‘Don’t let #ParisAttacks foster anti-refugee agenda,’ Amnesty tells G20

People gather outside Le Carillon restaurant, one of the attack sites in Paris, November 15, 2015. © Jacky Naegelen
World leaders must not use the terror attacks in Paris on Friday to pursue an “anti-refugee” agenda during the G20 summit in Turkey, Amnesty International has warned.

International reaction to the mass shootings and suicide bombings in Paris is high on the agenda at the G20 summit, with many calling for a coherent military strategy in Syria. 

But campaign group Amnesty International has urged leaders to show “true statesmanship” and to allow refugees who have “fled violence, fear and conflict” to continue travelling to Europe.

The remarks come after a Syrian passport was found with the body of one suicide bomber in Paris, prompting a flurry of reports that he had entered Europe via Greece disguised a refugee.

Amnesty Director for Europe and Central Asia John Dalhuisen released a statement on Monday calling for Europe to open its doors to individuals trying to escape Islamic State violence rather than using the Paris attacks to close borders.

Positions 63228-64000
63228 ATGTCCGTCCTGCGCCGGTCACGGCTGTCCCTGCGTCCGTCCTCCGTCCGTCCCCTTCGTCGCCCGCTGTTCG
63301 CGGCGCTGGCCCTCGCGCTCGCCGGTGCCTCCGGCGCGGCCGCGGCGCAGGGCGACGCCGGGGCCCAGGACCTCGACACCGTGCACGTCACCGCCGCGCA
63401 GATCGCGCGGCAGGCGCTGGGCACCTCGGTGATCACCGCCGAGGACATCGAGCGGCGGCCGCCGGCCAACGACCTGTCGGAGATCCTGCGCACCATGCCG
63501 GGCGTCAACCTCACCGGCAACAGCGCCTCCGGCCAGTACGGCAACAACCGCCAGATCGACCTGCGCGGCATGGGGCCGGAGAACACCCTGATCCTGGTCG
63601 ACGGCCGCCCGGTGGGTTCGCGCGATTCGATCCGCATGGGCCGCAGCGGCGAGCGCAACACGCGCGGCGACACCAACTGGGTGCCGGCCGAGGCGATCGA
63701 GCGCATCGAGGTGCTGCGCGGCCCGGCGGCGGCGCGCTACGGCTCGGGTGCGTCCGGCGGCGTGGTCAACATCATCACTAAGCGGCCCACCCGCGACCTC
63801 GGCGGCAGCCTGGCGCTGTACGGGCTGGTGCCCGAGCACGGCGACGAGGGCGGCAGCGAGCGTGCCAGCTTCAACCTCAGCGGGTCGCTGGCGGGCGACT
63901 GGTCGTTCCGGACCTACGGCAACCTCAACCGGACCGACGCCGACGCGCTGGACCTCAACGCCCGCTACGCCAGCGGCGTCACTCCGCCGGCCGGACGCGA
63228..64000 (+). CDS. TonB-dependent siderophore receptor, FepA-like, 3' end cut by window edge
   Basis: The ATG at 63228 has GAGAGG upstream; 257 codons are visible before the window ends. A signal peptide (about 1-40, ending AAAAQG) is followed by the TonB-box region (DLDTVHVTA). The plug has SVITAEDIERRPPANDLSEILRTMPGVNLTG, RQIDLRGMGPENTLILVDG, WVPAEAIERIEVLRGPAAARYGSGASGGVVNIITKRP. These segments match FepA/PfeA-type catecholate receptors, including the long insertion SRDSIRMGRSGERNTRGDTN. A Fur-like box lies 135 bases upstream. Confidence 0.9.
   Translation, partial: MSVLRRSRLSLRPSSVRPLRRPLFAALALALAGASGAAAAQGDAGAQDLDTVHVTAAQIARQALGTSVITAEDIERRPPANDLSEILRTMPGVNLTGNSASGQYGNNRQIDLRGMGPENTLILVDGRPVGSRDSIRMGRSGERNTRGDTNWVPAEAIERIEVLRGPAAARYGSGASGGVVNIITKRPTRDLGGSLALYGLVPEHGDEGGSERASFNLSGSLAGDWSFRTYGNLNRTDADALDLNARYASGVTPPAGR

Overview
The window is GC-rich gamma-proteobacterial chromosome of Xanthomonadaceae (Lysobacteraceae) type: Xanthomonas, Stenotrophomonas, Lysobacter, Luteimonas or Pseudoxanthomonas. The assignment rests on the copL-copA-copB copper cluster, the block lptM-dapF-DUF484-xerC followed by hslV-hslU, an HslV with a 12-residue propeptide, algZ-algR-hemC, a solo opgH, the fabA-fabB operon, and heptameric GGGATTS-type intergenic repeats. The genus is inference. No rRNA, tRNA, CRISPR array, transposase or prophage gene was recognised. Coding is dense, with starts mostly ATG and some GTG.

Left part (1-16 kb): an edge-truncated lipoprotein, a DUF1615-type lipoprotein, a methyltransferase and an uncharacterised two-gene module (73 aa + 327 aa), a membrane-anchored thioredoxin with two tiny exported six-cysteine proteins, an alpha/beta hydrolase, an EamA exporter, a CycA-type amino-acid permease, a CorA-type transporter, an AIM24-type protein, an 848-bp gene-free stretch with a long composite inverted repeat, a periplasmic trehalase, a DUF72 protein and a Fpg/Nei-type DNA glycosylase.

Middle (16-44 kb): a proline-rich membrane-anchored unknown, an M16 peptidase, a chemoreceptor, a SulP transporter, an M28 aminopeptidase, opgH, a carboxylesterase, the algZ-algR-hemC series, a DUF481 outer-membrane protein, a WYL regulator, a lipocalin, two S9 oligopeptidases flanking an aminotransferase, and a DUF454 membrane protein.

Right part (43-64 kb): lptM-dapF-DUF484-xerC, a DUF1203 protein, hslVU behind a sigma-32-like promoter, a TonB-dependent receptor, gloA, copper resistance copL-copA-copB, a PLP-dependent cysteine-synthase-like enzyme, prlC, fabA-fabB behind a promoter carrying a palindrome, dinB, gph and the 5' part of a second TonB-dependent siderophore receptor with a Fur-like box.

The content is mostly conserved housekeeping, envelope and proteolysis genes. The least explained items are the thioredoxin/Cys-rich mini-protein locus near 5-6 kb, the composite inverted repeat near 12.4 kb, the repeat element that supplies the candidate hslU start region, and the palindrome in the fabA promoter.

“The tragic events in Paris have sickened and stunned the world and our hearts and thoughts go out to all those affected by this atrocious attack. The threat of terrorism must always be responded to resolutely, with the utmost regard for security and respect for human rights,” he said.

“Right now Europe faces two urgent challenges. The first is the long-standing threat of terrorism. The second, more recent, is an increased number of refugees and asylum seekers on its borders.

“They are not the same challenge and only one of them is a threat. European leaders must be careful to distinguish between [the challenges] and be clear that Europe’s security is not best served by turning its back on a global refugee crisis, but by ensuring the orderly, organized and humane admission of those fleeing similar horrors,” he added.

One anonymous EU security official told BuzzFeed News that while leaders have not so far taken drastic action to close Europe’s borders, “they will find it hard to hold the line now it appears that at least one of the attackers was able to exploit the refugee route to travel unmolested across Europe.

At the G20 summit, European Council President Donald Tusk said Russia should work with other European nations to target Islamic State.

“We need not only more cooperation, but also more goodwill, especially from Russian action on the ground in Syria,” he said.

“It must be focused more on Islamic State and not - because we cannot accept it - against the moderate Syrian opposition.”